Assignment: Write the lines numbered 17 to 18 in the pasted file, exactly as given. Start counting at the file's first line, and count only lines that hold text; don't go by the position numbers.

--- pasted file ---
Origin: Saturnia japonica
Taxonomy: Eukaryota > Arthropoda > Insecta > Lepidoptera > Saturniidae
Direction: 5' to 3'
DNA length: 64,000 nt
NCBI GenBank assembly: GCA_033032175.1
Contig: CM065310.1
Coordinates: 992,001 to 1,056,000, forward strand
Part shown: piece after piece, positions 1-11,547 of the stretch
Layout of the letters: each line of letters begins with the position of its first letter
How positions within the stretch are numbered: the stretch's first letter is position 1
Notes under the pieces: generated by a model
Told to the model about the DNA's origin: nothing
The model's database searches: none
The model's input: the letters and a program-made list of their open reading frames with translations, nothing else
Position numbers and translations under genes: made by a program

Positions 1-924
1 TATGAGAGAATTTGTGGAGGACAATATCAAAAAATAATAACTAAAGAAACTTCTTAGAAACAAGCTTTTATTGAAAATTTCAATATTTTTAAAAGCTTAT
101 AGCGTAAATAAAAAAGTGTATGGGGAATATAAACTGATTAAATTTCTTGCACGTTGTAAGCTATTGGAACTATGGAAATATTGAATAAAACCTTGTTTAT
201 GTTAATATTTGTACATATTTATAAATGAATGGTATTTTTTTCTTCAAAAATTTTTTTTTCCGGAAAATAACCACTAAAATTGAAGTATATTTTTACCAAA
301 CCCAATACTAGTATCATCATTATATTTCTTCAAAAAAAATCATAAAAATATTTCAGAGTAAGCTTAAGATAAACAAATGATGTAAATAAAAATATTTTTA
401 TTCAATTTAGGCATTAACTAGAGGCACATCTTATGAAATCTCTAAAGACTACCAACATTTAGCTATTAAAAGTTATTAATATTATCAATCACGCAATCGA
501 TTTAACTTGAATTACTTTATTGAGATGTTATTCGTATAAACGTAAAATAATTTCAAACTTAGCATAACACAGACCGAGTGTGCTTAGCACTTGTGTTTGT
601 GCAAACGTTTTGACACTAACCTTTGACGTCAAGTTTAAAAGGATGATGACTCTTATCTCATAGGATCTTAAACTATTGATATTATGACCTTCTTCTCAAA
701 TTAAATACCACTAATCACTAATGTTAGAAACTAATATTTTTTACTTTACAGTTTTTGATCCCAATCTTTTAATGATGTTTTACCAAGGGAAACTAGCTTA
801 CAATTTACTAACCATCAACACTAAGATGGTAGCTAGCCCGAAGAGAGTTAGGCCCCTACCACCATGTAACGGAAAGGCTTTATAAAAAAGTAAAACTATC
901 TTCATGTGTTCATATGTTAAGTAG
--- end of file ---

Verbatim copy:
1 TATGAGAGAATTTGTGGAGGACAATATCAAAAAATAATAACTAAAGAAACTTCTTAGAAACAAGCTTTTATTGAAAATTTCAATATTTTTAAAAGCTTAT
101 AGCGTAAATAAAAAAGTGTATGGGGAATATAAACTGATTAAATTTCTTGCACGTTGTAAGCTATTGGAACTATGGAAATATTGAATAAAACCTTGTTTAT